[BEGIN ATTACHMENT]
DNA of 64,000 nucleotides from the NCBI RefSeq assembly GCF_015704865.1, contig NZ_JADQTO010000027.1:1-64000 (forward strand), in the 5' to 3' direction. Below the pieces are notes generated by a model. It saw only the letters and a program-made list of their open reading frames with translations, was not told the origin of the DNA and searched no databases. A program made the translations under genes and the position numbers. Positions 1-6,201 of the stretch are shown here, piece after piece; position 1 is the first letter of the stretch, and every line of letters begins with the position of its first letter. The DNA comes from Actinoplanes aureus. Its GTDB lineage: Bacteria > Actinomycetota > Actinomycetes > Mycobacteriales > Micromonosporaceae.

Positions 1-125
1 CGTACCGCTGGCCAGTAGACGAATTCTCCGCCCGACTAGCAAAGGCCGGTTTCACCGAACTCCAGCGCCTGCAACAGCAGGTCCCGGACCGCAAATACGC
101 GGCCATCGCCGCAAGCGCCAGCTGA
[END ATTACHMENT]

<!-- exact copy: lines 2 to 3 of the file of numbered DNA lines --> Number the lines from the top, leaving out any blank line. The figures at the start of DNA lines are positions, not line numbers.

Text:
Positions 1-125
1 CGTACCGCTGGCCAGTAGACGAATTCTCCGCCCGACTAGCAAAGGCCGGTTTCACCGAACTCCAGCGCCTGCAACAGCAGGTCCCGGACCGCAAATACGC